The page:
It’s Been Awhile Since I Could Hold My Head Up High

Want to feel really sad? One-third of all the people on Earth have some kind of addiction. 

Addiction counselors and psychiatrists used to talk about ‘the addictive personality’,  as if there’s one and only one specific personality type that becomes addicted. There are some characteristics that are more commonly associated with developing addiction: risk taking, anxious or sad temperaments, inability to tolerate distress. The most common high risk factor for addiction is experiencing trauma that affects coping abilities. If a person’s support system is disrupted or they never had one, that person is more likely to develop an addiction. 

Entertainment and media often portray people with substance use disorders as people with moral failings or as criminals. But addiction is a neuropsychological disorder, more often than not accompanied by mental health conditions such as anxiety and depression. Adverse Childhood Experiences–ACEs–are instances of household dysfunction and mistreatment that a person experiences in childhood. A child’s neurological development is disrupted when they experience chronically stressful events such as neglect, abuse, witnessing household violence, or having a parent with a mental illness. The child’s ability to cope with negative emotions may become impaired, so they have to come up with other coping mechanisms. By adolescence, such a child can turn to substance abuse as a way to deal with their life.

In other words, children who experience trauma such as witnessing a sibling being beaten and blaming themselves for that event, or who is made to change schools and lose friends over and over, or lack stability in their home life due to a poorly handled divorce, who never get approval from a critical parent or parents, have higher risk of developing a substance use disorder. Of course, not everyone who suffers Acute Childhood Experiences develops an addiction. That’s because there’s not just one cause for developing addictive behavior. Many factors contribute to addiction.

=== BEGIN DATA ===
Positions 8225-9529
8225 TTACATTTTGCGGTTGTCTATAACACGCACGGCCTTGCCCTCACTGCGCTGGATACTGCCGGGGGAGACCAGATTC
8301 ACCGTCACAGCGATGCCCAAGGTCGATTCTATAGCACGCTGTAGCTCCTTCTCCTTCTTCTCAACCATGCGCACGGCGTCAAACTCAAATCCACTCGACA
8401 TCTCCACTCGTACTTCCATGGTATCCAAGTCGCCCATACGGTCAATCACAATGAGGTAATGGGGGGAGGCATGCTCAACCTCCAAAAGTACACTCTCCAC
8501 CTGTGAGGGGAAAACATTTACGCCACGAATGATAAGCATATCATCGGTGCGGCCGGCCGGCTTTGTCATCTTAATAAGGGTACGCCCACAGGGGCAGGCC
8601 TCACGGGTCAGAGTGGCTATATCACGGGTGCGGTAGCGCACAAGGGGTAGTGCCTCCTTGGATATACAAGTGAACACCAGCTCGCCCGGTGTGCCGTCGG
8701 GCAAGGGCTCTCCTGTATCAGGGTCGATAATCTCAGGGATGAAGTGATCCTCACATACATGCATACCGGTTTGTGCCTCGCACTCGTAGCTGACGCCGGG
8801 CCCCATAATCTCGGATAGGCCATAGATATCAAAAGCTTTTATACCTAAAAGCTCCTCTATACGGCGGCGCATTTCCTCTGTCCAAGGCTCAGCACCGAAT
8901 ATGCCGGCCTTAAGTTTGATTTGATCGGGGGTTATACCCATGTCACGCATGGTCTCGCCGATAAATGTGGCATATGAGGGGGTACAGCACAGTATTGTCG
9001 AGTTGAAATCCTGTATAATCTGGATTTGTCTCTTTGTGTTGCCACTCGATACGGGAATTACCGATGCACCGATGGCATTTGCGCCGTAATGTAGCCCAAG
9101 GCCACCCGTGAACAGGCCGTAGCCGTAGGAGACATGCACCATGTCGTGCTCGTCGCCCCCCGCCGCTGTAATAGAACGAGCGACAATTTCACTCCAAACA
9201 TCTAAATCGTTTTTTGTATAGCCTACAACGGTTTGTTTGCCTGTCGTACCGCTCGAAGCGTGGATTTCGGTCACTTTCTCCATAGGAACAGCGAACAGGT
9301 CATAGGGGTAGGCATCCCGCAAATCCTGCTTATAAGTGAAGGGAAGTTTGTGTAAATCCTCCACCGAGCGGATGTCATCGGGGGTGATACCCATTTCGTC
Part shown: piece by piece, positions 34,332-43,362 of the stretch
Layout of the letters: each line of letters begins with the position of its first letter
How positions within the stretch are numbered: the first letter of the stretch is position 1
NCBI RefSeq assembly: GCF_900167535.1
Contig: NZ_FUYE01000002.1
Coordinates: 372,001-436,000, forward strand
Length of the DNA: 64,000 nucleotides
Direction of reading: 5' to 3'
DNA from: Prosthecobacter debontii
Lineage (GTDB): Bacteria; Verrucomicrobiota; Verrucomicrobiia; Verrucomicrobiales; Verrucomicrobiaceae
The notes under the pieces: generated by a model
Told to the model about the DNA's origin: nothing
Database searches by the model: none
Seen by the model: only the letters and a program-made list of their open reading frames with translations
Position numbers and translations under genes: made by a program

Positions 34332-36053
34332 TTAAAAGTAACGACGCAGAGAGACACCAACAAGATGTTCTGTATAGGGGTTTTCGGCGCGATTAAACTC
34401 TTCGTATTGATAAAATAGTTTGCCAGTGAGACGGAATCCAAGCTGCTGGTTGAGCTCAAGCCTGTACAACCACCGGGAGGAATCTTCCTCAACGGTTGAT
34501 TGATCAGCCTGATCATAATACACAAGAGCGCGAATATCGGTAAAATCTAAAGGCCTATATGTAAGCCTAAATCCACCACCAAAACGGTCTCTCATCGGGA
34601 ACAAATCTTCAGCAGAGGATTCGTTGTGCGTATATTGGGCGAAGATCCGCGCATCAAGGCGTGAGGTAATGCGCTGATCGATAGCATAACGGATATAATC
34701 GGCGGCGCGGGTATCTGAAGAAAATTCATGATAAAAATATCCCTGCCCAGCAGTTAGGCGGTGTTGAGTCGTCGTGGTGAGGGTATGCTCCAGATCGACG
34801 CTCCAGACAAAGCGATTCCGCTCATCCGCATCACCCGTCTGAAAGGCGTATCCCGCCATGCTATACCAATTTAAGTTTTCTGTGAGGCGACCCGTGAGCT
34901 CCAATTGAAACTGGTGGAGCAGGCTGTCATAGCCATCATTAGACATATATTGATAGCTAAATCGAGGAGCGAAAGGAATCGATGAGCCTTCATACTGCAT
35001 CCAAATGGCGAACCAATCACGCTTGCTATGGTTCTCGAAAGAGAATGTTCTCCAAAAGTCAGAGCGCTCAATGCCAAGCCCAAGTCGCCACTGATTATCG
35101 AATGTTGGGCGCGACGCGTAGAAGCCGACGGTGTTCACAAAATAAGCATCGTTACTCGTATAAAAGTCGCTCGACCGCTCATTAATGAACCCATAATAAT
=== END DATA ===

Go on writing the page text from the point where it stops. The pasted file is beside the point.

Genes play a role. If you have a relative who has or has had a substance use disorder, you are more prone to develop one yourself. Males are more likely to be vulnerable to addiction and adolescence is a particularly vulnerable time. There may be other biological factors in play as well, and not everyone who has a history of addiction in their family will become an addict. But if you are a son of an alcoholic and the grandson of an alcoholic, your risk factor is high, especially if you toss ACEs into the mix.

Strong family relationships and/or strong social support groups can protect you from developing a substance use disorder. Troubled parent-child relations and family disruptions increase your risk. Living through two years of constant upheaval with no support system and no chance to create one can make a person vulnerable. Being spirited away from the grandmother who loved you unconditionally would increase that vulnerability. Having easy access to drugs or alcohol in your home, at work or school or in your community increases the risk of repeated use.

Mental health conditions such as PTSD, ADD, Anxiety, and depression increase the risk, as does the inability to deal with strong emotions. Learning to tamp down your emotions so you won’t be mocked for being over-sensitive would be included here, because you learn to not deal with emotions to protect yourself. And again, trauma and abuse increase the risk immensely. 

The use of drugs and alcohol can actually reshape brain function, essentially increasing the craving and need for the substance and weakening self-control.

There is some good news: the alterations to the brain can be reversible if the use of the addicting substance or activity is discontinued. Relapse is now considered a part of the recovery process. There is belief that a recovering addict can use the substance or activity in moderation once they have learned how to deal with the causes of the addiction.

Addiction is not a moral failing or sign of poor character. It is a sign of someone with inadequate coping tools trying desperately to cope . 


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